A basic principle underlying the digital economy is that users trade their data for convenience. For instance, Google provides search, email, and about a zillion other things for users in return for their personal information: what they like, where they go, who they talk to. Facebook does the same thing only more so, and so do other social media sites and many big corporations.
We users still don’t know what they do with those vast hoards of information. We assume they sell it to advertisers, or like Google, subtly direct our attention to products that match our preferences. But we certainly can’t tell how they analyze it, and what can be found out from it. But new research just published (in PDF format) by England’s prestigious Cambridge University may give us a glimpse. And the results should give one pause, because a lot more can be found out than anyone suspected.
In cooperation with Microsoft, British researchers have analyzed public data from 58,000 Facebook users who actively participated in the research. They looked at a purely public open database, Facebook Likes, where users are invited to indicate preferences and affections for just about anything. They discovered that subtle “digital traces” left in this data could indicate individual personality attributes and traits with a surprisingly high degree of accuracy.
Here’s a few things they could deduce about users, and how often the information was accurate:
- Race – Caucasian v. African: 95%
- Gender – 93%
- Gay (male) – 88%
- Political – Democrat v. Republican: 85%
- Religion – Christianity v. Islam: 82%
- Gay (lesbian) – 75%
- Smokes cigarettes – 73%
- Drinks alcohol – 70%
- Single or in relationship – 67%
- Drug user – 65%
- Parents together at 21 – 60%
Note that some of this information is not that obvious, like whether the person’s parents were still together when he/she reached 21. As for gender preference, only 5% of gay users clicked on liking gay marriage. Yet the algorithms the researchers used were able to sniff these highly personal traits out from inferences provided by other data. In other words, the users might not always admit what they like or dislike, but their music and other enthusiasms spoke loudly for them.
They also tested for other psychological traits, including intelligence, emotional stability, openness to change, and extroversion. Surprisingly, the ability to detect such latent traits proved almost equal in accuracy to psychological tests. And they turned up a few puzzlers, too. It turns that people with high IQs tend to “like” curly fries, and non-smokers are drawn to “that spider is more afraid of you”. Alas, there doesn’t seem to be any hard data on what liking LOLcats means.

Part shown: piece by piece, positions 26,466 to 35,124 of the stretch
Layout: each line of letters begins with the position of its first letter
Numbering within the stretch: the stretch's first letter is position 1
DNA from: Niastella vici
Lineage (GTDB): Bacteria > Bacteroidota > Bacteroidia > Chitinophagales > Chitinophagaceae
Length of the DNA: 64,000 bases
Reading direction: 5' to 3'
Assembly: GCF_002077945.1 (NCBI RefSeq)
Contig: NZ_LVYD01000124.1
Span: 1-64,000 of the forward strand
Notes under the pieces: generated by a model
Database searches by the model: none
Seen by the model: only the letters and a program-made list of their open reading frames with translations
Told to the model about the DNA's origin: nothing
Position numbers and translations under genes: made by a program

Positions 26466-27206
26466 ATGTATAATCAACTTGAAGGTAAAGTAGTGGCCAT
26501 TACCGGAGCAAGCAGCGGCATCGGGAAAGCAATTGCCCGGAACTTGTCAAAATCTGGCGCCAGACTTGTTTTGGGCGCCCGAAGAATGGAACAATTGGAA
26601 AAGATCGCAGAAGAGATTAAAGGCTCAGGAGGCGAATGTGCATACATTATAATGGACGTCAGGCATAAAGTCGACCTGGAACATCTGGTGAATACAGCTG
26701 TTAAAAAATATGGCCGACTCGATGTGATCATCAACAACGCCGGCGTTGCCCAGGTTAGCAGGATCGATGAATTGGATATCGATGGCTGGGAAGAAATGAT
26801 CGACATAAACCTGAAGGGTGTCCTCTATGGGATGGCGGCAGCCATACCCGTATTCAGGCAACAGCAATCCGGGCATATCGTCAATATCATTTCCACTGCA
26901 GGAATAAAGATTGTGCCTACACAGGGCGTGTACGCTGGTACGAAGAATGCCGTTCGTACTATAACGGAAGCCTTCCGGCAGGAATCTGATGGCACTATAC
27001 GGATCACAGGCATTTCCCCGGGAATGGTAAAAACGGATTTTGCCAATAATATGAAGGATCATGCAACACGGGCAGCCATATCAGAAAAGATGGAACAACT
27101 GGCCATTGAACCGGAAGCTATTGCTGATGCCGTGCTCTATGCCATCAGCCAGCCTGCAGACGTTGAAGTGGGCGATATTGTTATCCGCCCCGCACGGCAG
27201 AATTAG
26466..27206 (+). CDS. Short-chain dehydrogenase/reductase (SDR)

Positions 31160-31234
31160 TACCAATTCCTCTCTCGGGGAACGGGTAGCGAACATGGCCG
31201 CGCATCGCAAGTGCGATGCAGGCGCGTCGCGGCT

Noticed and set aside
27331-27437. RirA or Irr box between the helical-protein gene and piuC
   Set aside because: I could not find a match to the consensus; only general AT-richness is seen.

While 60% accuracy is not worth staking one’s life on, it’s quite enough to make it valuable for advertisers. The researchers also claim that their results could lead to better modes of psychological assessment as well on an unprecedented scale, as the algorithms could be applied to hundreds of millions without their knowing. And it’s important to remember that this is just public data, willingly surrendered by users. Web search and browsing histories might almost reveal as much. What might be discovered from the information Facebook keeps private?
It’s also important to note that all this information was extracted automatically by machines using mathematical models. Humans did not sit down and look at the data themselves. This, too, has important implications, for algorithms can be wrong. More and more automated systems use big databases and mathematical models to do everything from decide who can drive, receive Medicare benefits, be eligible to vote or get government contracts, even determine if the person is a deadbeat dad. And there have been cases where all these things have gone wrong, often with tragic real-world results.
One study by an African-American professor at Harvard proved that Google’s search results were “inadvertently racist“, sending black users more ads about arrest records than to whites. Sometimes it may be done deliberately, as when gay men acting on a Google recommendation to download social networking software for gays, also downloaded a sex-offender tracking app.
Clearly, there are some big issues involved here. And the situation is only likely to get worse as humongous amounts of data accumulates that can only be really examined and weighed by the machines. Human safeguards need to be in the loop, because it’s people that are responsible and affected by these decisions. But it may take awhile and a few disasters before it happens.